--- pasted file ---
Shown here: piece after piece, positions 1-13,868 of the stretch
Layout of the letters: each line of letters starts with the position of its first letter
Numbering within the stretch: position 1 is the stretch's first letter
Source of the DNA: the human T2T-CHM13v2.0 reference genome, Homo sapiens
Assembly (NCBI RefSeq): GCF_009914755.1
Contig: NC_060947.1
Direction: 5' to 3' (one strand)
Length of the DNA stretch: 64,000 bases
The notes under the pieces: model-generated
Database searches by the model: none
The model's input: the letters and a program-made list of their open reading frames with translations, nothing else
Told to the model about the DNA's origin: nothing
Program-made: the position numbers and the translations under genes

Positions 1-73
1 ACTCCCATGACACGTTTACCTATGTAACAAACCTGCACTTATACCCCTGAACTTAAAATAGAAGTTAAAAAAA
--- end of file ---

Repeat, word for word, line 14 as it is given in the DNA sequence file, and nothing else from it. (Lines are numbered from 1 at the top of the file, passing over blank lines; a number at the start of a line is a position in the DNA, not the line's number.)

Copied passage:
Positions 1-73